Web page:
The concept of the perfect parent in the mold of Donna Reed or the sage wisdom of Cliff Huxtable is a sad fallacy that many, if not all people who hold the title of parent can never hope to achieve.
It has been a contention of mine over the years, especially in lieu of time enveloping me in the arms of wisdom. That the concept of a perfect parent is an unattainable pipe dream that is laughable at best; I have stumbled, tripped, fumbled, mumbled, learned on the job and now it seems that I may have this parent thing figured out.
Drum roll please….
It comes down to realizing that I don’t need to have it all figured out at once, but knowing that I do need to have the core ingredient. And that would be love, unequivocal love; this a necessary a shield of sorts, especially when your child enters the confines of their teenage years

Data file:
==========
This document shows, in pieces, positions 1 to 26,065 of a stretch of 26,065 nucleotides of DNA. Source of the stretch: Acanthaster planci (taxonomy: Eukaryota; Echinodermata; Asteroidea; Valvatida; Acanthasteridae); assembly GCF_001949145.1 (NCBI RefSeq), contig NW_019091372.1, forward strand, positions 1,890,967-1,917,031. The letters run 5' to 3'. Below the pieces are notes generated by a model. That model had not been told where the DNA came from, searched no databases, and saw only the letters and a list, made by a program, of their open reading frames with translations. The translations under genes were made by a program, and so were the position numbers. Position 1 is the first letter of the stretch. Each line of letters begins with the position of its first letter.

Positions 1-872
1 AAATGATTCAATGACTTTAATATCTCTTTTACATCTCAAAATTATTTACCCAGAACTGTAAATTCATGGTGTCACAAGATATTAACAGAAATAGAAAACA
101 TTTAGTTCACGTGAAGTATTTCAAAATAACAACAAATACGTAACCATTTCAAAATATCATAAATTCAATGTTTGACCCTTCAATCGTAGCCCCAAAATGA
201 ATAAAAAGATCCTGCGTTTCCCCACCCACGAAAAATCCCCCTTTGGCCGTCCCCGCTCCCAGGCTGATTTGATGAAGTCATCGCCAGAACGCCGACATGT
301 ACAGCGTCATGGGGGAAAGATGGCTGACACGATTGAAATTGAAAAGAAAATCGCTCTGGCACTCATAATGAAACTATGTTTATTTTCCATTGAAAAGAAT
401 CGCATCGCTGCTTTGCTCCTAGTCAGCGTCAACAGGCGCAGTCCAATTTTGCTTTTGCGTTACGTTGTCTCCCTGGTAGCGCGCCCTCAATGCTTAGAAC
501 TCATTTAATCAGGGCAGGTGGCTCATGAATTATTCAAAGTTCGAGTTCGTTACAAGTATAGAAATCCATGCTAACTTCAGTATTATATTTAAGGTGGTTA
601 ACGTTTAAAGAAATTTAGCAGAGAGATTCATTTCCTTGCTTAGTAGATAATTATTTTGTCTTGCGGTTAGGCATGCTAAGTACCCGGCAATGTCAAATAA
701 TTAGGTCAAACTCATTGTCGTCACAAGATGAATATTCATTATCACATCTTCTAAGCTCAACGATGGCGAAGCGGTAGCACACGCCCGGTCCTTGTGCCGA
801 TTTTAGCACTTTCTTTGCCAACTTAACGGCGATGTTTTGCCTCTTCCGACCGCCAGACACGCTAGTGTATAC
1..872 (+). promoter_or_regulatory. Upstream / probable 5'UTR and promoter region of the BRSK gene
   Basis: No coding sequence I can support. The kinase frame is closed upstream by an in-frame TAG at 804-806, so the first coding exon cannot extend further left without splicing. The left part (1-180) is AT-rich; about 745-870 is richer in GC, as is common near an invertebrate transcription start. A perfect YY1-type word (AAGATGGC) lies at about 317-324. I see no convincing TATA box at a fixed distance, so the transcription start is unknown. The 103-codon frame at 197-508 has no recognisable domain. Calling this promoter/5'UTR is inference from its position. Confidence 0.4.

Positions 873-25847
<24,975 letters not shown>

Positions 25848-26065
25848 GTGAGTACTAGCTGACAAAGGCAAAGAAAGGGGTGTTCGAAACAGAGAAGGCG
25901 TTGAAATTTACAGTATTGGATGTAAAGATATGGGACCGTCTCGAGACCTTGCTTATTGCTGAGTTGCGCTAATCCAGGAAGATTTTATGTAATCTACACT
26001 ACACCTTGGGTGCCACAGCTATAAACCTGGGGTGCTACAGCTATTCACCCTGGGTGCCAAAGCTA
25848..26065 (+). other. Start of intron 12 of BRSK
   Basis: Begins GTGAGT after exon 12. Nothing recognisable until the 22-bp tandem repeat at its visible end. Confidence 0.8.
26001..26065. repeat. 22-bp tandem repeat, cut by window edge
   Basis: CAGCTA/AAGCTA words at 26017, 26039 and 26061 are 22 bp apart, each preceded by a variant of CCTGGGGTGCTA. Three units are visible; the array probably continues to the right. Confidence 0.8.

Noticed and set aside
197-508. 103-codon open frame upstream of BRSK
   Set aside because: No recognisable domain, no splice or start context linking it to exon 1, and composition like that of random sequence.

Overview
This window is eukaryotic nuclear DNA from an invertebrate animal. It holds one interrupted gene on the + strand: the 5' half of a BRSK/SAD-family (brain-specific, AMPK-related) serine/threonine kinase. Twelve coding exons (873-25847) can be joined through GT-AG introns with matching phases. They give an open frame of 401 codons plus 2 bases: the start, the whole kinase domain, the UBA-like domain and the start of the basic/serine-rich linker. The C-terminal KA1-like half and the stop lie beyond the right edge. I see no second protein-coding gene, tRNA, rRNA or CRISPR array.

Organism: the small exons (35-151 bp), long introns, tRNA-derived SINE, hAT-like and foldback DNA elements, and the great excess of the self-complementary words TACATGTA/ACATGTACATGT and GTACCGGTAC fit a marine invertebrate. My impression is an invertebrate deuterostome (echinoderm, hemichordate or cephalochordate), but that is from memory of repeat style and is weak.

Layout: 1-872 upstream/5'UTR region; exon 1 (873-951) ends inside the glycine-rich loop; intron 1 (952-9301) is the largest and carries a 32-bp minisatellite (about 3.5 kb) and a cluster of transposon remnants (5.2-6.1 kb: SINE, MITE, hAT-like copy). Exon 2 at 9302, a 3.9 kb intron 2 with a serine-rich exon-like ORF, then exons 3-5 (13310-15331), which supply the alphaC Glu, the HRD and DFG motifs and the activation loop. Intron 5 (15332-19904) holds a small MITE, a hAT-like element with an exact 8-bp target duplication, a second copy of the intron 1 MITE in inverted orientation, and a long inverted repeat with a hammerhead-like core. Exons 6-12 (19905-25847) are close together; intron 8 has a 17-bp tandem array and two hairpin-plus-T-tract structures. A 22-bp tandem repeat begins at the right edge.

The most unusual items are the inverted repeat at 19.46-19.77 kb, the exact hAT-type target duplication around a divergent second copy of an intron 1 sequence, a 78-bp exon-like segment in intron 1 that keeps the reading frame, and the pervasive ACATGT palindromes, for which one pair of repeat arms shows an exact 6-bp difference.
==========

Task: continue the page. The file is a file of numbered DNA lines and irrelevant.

I look at my parents and accept the reality that they were far from perfect and I see myself in them, flaws and all… But looking past the flaws, I see something greater and far more relevant. And again, I see myself, clearly.
My parents exhibited perfect love and I always knew that I was loved unconditionally, as it was this element that saved me many times over.
The gravity of the realness, the efficacy of love is sustaining, it is nurturing… It is the love that is unconditional, selfishness and inspiring that is perfect.
The concept of a perfect parent is still something that we hopelessly aspire to, yet but perfect love is not. It is the reality of perfect love that I hope has been conveyed to my son along with the distinct honor that I have in being his Father.
Well said. Without love it impossible to be a parent. It is that love that keeps you from abandoning your children when you are scared and life is kicking you in the rear.
Indeed it is JRosemarie, the biggest thing that I think goes over our heads, is that we are growing up with our kids as well.